The house was an exact replica of Rohan’s house only in reverse: the front door on the opposite side of the window, the bedrooms on the opposite side of the narrow hallway. He immediately took in the situation. A boy that he knew from the year above him in school, Harper, was standing near the door, his back to Rohan, and across the room from him, Lola was clinging to her mum, crying, her face pressed against her mum’s shoulder.

Harper wasn’t much older than Rohan, but he was taller, broader, a good-looking guy when he wasn’t pushing around the younger kids and yelling insults at anyone who dared stand up to him.

Rohan stood in the doorway and said to Olivia, “What’s going on?”

Harper whirled around and glared at Rohan. “What’s it to do with you?”

“I heard raised voices and Lola here is my sister’s friend,” said Rohan. He could see that Lola was trembling. “So, I thought I’d check that they’re okay.”

“They’re fine,” said Harper. “Keep walking, man.”

Rohan kept his eyes focused on Harper. “We’ll let Olivia tell me herself, shall we?”

Harper snorted. “Ha! Finally grown some balls, eh?”

“No,” Rohan kept his voice level. “My balls are exactly where they’ve always been.” He didn’t wait for the other boy to speak but turned to Olivia. “Why is Lola crying?”

“He …” Olivia nodded at Harper. “He was trying to take her.”

Rohan flinched. He turned to Harper. “Okay, you can see the girl is upset, so let’s just turn around and walk outside. Me and you.”

Harper clenched his fists, his eyes small and dark. “You don’t want to cross me, man. Stop interfering or I’ll kill you.”

“Well,” Rohan took a deep breath. “Killing someone is not as easy as you might think.”

“Want me to show you?”

“No, I want you to leave the women alone,” said Rohan.

Harper laughed out loud. “Oh, that’s a good one! Wake up, man, and get ready for a new way of life. The new world order is coming here too, starting right now.”

“What are you talking about?” Rohan wanted to keep Harper’s attention distracted from Lola, but he didn’t like what he was hearing. The boy clearly had no intention of backing down without a fight.

“I’m saying that I can do whatever I want, and you know why? Because the new world has one law, and that law says that the strong rule.”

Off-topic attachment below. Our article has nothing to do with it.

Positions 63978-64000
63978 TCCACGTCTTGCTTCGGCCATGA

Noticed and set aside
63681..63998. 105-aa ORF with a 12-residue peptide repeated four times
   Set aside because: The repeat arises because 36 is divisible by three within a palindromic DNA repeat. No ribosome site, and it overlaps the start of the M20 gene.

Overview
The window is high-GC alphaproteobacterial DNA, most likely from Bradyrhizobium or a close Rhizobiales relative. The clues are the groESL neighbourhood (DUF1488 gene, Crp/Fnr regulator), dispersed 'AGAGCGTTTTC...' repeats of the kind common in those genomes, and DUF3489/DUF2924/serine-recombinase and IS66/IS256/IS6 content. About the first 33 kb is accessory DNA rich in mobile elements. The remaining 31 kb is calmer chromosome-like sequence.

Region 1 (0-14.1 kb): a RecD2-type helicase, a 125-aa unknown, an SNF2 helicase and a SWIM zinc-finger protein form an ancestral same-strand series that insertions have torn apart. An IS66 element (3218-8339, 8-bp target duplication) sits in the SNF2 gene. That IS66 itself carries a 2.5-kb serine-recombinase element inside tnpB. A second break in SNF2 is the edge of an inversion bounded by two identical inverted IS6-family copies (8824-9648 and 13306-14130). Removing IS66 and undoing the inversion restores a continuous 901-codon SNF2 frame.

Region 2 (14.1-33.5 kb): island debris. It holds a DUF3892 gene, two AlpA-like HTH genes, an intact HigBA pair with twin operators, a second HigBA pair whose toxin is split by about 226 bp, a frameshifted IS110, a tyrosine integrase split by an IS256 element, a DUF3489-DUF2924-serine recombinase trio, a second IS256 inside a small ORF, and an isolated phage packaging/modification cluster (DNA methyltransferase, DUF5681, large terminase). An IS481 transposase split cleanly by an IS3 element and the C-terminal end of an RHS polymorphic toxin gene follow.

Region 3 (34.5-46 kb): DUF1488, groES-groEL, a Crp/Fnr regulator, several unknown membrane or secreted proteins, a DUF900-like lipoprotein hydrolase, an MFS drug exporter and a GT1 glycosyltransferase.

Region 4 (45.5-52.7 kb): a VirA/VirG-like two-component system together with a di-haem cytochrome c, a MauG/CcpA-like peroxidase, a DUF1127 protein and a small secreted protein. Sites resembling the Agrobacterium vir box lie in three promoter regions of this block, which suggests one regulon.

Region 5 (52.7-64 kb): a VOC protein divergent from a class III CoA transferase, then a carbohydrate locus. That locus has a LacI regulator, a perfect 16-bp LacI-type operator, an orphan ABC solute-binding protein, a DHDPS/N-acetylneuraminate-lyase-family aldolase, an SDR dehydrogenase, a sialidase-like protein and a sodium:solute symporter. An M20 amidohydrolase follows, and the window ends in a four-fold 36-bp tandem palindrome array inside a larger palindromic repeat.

Rohan was silent, choosing his words carefully. Eventually he said, “So, you think you have power because you’re strong?”

“Uh-huh,” Harper nodded.

“And you want to take Olivia’s little girl?”

Harper eyed her up and down. “She’s not quite so little now.”

Slowly, jaw clenched, Rohan moved to place himself between Olivia and Lola, and the boy. “You do know,” he said, “everything comes at a price. Tonight, you might just find that the price is more than you bargained for.” He was shaking with anger; he would not just walk away and let Harper get what he wanted, not when that something was someone’s life. “Try taking her. I dare you.”

For several moments Harper didn’t move. His face was flushed, his fists still clenched. Rohan wondered if he was weighing up his chances against him, when he said, his voice cracking, “That was not wise, Rohan. You’ll pay for this.” He turned around and walked out anyway.

Lola was still sobbing against her mum.

“Do you think he’ll be back?” asked Olivia, her voice shaking.

“No,” said Rohan, watching the other boy pass by the window. “You have nothing to be afraid of now.”

What else could he say?


<Prologue                                                                                                                         Chapter 2>

Recommended4 Simily SnapsPublished in Coming of Age, Contemporary Fiction, Fantasy, Fiction, Sci Fi, Young Adult (YA)


    1. I appreciate you taking the time to read and comment! Also, pleased you enjoyed it 🙂.
      Luckily for you there’s a few more chapters up already 😉 Have a good one!